Serviced apartments set to be UK's fastest growing hospitality sector

03 December 2015 by
Serviced apartments set to be UK's fastest growing hospitality sector

Serviced apartments are set to expand faster than any other segment of the UK hospitality market over the next two years, according to new research from Savills and the Association of Serviced Apartment Providers (ASAP).

The report forecasts an 8.4% growth in supply per annum by the end of 2017 based on known planning consents, outpacing the 6% and 2.6% anticipated increase across budget hotels and all hotel types respectively.

While London previously dominated purpose built expansion, Savills and ASAP now highlight Scotland (growth rate in supply of 21.1%) and the Midlands (13.4%) as future growth hotspots. London continues to lead in terms of the number of new units, with 1,200 in the development pipeline for the next two years, followed by Scotland where 1,061 units will be delivered.

The expansion of serviced apartments by both national and regional operators in the UK are on track to increase the number of units they operate by 122.3% and 82.2% respectively, effectively doubling the total number of units across the country.

ASAP surveyed 48 serviced apartment operators, regarding their expansion targets in the UK and globally, to the end of 2018. The results revealed an anticipated global increase in supply of 145,000 units. UK-only operators led the expansion, with a 122.3% increase in stock to the end of 2018, effectively doubling current supply.

James Foice, managing director at ASAP, described the research as "a breakthrough moment" for the UK serviced apartment sector. "This growth will position the serviced apartment sector as a mainstream accommodation choice, a key player within the hospitality industry as a whole," he said. "We will have the critical mass of stock to ensure the consumer will have the option of booking a serviced apartment wherever they choose to travel in the UK."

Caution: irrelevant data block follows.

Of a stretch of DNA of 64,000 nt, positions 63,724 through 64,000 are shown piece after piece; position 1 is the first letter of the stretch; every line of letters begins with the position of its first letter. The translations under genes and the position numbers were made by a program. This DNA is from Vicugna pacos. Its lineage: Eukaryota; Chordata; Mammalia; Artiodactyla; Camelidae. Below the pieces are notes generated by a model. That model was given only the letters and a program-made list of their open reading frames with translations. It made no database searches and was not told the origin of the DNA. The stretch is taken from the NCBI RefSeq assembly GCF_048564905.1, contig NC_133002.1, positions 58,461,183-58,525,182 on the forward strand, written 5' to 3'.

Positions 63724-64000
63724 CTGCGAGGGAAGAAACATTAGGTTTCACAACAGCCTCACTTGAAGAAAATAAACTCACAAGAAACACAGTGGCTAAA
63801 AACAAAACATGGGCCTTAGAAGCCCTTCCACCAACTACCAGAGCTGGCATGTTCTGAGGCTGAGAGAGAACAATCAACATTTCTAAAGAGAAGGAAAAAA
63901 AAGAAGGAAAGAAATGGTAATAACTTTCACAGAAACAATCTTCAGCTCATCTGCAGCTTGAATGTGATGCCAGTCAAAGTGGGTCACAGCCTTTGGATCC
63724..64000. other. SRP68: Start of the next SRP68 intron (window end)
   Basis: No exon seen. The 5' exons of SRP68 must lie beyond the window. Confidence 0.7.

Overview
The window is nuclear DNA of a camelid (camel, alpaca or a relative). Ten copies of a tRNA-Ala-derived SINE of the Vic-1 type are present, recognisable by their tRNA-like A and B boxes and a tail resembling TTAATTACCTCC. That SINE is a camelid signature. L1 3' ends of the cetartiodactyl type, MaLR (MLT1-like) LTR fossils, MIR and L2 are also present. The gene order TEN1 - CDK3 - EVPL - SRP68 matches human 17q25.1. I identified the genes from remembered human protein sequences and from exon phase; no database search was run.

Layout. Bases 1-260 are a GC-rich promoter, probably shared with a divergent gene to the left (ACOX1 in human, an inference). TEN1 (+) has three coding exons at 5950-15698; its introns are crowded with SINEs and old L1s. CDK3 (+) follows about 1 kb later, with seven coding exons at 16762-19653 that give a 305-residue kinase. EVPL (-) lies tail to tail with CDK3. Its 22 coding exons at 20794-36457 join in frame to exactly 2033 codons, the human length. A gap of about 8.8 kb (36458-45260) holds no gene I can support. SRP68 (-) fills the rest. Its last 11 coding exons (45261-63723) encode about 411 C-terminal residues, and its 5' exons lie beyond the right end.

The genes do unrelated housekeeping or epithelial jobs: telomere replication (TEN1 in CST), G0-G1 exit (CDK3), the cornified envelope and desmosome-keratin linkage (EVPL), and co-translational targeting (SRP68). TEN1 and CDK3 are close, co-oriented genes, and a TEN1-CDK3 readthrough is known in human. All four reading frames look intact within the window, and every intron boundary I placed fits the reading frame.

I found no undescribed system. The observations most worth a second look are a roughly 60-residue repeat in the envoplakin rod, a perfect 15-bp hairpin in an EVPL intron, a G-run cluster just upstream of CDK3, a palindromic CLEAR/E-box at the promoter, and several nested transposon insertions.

Key operators expanding significantly over the next two years include Staycity, which intends to treble its estate from 1,000 to 3,500 units, with openings planned for London, York and Birmingham; Go Native, will double its portfolio to over 3,000 units, including new locations in Manchester, Bristol, Newcastle, Glasgow and Reading; and Lamington UK will grow 10 fold to 1,000 units by 2020, with new outlets in London and Southampton.

Hickey added that the serviced apartment sector has benefited from the impact of Airbnb on the hospitality sector. "It was previously touted as a big threat, but in fact it has helped to raise the profile of alternative accommodation such as serviced apartments and aparthotels to prospective consumers," she said. "This is reflected in the number of operators listing properties on the site and as a result travellers are becoming increasingly more open to concepts that are better aligned with their specific requirements."

The finding of the report will be shared with the 400 delegates attending ASAP's annual convention in London today.

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